GNB 38

June 28, 2022


“Then Peter began to speak, ‘I now realize how true it is that God does not show favoritism, but accepts from every nation the one who fears Him and does what is right….Surely no one dan stand in the way of their being baptized with water.’” (Acts 10. 34-35, 47)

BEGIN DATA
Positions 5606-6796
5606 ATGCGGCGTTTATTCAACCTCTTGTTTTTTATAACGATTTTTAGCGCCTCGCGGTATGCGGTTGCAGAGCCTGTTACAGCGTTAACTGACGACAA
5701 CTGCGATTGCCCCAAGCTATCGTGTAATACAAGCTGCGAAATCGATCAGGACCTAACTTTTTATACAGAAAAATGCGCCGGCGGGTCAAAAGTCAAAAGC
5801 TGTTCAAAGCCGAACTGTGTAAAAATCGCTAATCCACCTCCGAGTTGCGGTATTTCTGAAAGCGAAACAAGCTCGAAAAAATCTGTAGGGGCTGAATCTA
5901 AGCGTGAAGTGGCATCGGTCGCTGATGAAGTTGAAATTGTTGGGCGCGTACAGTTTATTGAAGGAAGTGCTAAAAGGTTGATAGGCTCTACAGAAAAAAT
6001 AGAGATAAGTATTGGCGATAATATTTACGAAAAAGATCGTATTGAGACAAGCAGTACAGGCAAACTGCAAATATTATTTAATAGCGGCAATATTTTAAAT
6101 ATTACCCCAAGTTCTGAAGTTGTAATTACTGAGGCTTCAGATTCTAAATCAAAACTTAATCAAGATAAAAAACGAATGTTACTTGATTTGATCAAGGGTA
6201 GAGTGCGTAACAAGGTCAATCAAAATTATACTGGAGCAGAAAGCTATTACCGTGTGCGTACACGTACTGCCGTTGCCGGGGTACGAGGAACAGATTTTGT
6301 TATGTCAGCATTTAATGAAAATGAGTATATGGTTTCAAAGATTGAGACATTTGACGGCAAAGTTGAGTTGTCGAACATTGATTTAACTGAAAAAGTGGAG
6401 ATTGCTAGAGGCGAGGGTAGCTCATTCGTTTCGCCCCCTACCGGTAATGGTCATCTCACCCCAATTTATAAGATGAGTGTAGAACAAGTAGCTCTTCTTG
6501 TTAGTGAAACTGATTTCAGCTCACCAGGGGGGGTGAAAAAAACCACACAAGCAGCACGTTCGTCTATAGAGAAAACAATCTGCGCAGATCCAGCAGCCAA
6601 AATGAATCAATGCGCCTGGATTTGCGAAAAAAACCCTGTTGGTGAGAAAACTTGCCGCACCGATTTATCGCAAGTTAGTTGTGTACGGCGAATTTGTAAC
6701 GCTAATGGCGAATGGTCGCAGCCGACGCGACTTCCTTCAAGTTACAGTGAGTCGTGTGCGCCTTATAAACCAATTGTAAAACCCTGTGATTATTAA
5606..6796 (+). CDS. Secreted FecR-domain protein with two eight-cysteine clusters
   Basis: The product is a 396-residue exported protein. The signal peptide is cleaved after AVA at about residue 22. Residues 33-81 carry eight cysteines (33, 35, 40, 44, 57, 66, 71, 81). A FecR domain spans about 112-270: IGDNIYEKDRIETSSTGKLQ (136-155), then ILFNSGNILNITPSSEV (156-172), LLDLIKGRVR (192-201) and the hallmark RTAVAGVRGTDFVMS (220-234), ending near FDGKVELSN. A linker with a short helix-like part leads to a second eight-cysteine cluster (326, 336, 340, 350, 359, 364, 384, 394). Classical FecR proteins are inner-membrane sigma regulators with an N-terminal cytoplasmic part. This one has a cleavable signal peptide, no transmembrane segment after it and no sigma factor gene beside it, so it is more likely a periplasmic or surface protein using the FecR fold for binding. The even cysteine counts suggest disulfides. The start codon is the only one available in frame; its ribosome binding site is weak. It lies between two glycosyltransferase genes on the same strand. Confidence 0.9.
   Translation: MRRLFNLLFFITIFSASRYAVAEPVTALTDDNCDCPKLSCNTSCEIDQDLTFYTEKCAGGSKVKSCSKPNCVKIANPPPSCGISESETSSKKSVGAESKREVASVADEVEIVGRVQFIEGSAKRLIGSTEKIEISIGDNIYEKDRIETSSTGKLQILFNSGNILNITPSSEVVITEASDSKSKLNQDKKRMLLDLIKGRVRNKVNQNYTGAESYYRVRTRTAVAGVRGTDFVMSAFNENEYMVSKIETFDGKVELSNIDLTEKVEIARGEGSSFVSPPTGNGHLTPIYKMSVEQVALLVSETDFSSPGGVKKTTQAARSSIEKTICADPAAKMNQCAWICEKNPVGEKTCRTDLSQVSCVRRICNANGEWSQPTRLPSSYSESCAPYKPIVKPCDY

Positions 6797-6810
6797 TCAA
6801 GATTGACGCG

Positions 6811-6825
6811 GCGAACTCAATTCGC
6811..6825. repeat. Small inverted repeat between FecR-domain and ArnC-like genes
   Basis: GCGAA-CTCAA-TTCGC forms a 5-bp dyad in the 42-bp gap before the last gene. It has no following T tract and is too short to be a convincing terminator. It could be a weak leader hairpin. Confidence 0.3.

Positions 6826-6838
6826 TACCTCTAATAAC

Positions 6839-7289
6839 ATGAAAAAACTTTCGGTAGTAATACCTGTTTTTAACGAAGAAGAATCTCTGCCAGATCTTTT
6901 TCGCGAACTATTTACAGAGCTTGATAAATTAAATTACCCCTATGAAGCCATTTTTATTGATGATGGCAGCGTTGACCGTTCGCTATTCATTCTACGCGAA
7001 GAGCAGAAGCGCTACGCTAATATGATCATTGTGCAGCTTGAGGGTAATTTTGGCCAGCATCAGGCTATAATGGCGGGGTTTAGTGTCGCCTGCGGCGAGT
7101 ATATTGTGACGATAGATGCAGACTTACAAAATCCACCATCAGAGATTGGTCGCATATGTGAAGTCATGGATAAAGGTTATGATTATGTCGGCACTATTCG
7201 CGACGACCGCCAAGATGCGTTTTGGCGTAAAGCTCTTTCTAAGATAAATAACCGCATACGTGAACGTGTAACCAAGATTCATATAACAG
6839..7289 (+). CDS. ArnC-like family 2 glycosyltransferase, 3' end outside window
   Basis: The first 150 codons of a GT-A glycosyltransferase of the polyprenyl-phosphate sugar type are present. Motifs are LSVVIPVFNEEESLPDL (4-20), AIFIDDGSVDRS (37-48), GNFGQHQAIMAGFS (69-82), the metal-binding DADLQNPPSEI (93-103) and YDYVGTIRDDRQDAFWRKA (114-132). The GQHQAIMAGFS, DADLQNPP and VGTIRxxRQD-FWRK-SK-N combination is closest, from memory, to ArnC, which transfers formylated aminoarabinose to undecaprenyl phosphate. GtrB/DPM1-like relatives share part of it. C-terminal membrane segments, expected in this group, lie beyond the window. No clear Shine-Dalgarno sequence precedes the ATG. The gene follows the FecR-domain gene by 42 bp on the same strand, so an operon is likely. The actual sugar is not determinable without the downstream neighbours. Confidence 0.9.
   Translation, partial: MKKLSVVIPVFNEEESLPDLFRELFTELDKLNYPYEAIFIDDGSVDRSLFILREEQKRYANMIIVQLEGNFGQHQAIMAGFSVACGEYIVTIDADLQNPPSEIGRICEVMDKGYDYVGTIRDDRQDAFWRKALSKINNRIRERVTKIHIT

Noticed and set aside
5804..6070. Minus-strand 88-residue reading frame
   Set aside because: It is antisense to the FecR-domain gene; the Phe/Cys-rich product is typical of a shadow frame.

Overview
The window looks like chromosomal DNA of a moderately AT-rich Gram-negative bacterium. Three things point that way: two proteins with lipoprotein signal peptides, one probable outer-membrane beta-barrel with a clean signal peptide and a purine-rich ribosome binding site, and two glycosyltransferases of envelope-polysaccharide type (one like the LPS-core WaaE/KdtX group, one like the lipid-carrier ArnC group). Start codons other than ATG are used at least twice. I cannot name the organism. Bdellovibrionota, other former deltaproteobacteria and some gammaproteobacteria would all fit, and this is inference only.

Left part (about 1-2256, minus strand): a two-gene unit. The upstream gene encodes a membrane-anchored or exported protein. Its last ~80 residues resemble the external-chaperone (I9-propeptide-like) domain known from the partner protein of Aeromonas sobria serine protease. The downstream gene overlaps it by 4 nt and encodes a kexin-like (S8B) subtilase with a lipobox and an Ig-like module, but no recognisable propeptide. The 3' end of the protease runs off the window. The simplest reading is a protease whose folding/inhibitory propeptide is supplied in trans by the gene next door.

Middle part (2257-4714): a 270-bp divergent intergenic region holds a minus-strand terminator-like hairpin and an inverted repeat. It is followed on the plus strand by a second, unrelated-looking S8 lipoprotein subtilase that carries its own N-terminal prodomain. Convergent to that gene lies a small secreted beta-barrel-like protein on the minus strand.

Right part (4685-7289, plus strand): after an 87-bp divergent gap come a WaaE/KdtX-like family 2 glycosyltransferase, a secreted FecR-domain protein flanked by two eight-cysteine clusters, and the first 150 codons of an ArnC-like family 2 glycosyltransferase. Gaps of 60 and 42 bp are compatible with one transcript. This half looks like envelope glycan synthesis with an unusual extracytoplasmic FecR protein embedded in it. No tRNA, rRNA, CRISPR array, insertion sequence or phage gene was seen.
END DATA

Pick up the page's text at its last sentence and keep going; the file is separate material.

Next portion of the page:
Jesus’ last words as remembered and broadcasted in Matthew’s gospel was the benediction of the Great Commission. It said “All authority in heaven and on earth has been given to me; so now I say- Go therefore into all the world and make disciples of every nation, teaching them all I have commanded you and baptizing them in the name of the Father, the Son and the Holy Spirit. I seal this with a promise: I AM with you always to the close of the age.” (Matthew 28.20ff.) I say “benediction” because it is far more than just marching orders for the disciples in their transition to being apostles. It is a moment of worship, praise and ordination. Matthew began this section of the gospel with Jesus’ appearance on the mountain in Galilee. At that moment, the disciples were immediately divided into two groups: doubters and worshippers. At the end, there were only worshippers commissioned to abide by the promise of Jesus. His promise was the blessing of His abiding presence. That presence could be none other than the Holy Spirit by which they would worship, and serve (the corelative meaning of worship), in spirit and in truth. I see this as a connection to what happened to the Samaritan woman Jesus waited for and revealed Himself to at one of Jacob’s wells. He said then, “The day will come when we will not worship on this or that mountain but rather in spirit and in truth.” In Joppa, this truth was made visible and thus validated.